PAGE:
Sharp Knives and How They’re Used are Essential for Successful Grilling
Good knives are one of the best investments to make when you’re outfitting—or upgrading—your kitchen. And you might be surprised to that instead of a full wooden block of blades, you really only need three knives: a chef’s knife; a bread knife with a serrated blade; and a paring knife for peeling or carving vegetables and boning meats.
As a newlywed, my first set of knives was very modest. I soon learned, however, that they couldn’t hold an edge. I was forever running the blades against the steel they came with under the mistaken belief that I was sharpening the knives. A steel simply “trues” the blade, straightening the small dings that occur with normal use.
I upgraded my knife set when I went to culinary school. But I still wasn’t satisfied, especially since good knife skills were a requirement of my studies. However, I soldiered on with what I had. Years later, I discovered the knives of my dreams on the set of Steven’s show, Project Fire (airing now on American Public Television). They are made by Shun, a Japanese company established over 100 years ago by craftsman Saijiro Endo. Steven was so impressed with the knives that he now uses them in his own kitchen.
They are a joy to use—terrifyingly sharp, devastatingly beautiful, and among the most functional knives you will ever encounter.
Here are Steven’s recommendations if you’re in the market for a new knife (or a set of knives).
*Make sure the knife feels comfortable in your hand.
*Buy a knife for its functionality, not just beauty.
Again, nearly 90 percent of your cutting tasks can be accomplished with one or two knives. Here are a few of our favorites.
A chef’s knife: This is what most people mean when they mention a kitchen knife; a wide, stiff-bladed knife primarily used for chopping. Chef’s knives, which range in length from 6 inches to 12 inches, are thicker and heavier than most knives. Their heft helps them push though the ingredients you’re chopping. (Shun’s chef’s knives are relatively lightweight, helping reduce fatigue in your wrists and fingers.)
A paring knife: A stiff-bladed knife with a short (3- to 4-inch) blade used for peeling or carving vegetables or fruits and trimming and boning meats. Depending on what you’re cutting, you use the front portion of the blade for slicing and the back half for paring (trimming).
A bread knife or serrated knife: This knife has a long, slender, non-tapered blade with deeply scalloped serrations that cut cleanly through crusts, bread, roasted meats, and ripe tomatoes without tearing them.
A santoku knife: If you can buy only one knife, Steven recommends this one, a kind of a hybrid between a chef’s knife and a paring knife. It resembles a slender cleaver, and is long enough for chopping, agile enough for trimming, and has a wide blade that’s useful for crushing garlic and transferring chopped onions, shallots, or other ingredients from the cutting board to a bowl or a pan.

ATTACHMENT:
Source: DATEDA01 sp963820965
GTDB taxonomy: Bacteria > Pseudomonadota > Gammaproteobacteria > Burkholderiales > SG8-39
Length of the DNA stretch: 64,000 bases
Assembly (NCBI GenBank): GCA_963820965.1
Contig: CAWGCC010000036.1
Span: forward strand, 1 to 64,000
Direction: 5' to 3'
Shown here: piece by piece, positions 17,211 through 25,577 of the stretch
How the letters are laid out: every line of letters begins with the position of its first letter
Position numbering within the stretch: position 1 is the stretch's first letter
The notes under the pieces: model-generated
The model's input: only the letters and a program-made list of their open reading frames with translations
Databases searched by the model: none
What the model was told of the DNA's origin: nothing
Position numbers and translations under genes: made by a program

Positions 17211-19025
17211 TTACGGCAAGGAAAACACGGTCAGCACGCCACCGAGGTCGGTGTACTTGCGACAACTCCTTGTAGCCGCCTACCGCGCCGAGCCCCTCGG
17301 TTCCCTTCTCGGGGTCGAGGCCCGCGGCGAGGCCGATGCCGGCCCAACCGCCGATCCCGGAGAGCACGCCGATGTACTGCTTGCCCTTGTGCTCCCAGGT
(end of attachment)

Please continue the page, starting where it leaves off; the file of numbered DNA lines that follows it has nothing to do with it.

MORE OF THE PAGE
A Nakiri knife: This specialized vegetable knife is straight-bladed to make full contact with the cutting board. You’ve like seen Steven use his on the set of Project Fire.
How to Test-Drive a Knife
- Hold the knife in your hand: Does it feel solid and well-balanced? (Shun knives go through 100+ individual processes to ensure their quality and functionality.) Rock the blade on a cutting board, moving the handle up and down, as you would when chopping.
- Test the knife. Some kitchenware shops keep fresh produce on hand for just that purpose. So, if possible, use the knife to slice a tomato. A sharp well-proportioned blade will glide through the skin. A poorly designed or crafted knife will slide off to one side or simply crease the skin. Next, try slicing an onion or a carrot. A good knife will produce thin, even slices
- Finally, check out the craftsmanship: Does the knife look well made?
Some final knife wisdom
-Chefs say that you’re more likely to cut yourself with a dull knife than a sharp one. The reason? You need to exert more pressure to cut with a dull knife. Always be conscious of your hand in relation to the knifes blade. Shun knives have substantial bolsters to help protect your fingers.
-For ease in slicing, pull the blade toward you in one continuous stroke as you cut. No sawing should be necessary.
-When chopping round vegetables, like potatoes or carrots, cut a thin slice off the bottom side before you start. This steadies the vegetable on the cutting board.
-Use the right knife for the job.
-Never put knives in the sink, especially in a sink full of suds. It’s a trip to ER waiting to happen.
-Never put knives—especially premium knives like Shun—in a dishwasher. Flying debris can dull blades, invade the seams, and degrade the handles.
-Wash and dry knives promptly.
-Have the knives professionally sharpened unless you’ve been trained in how to do it properly.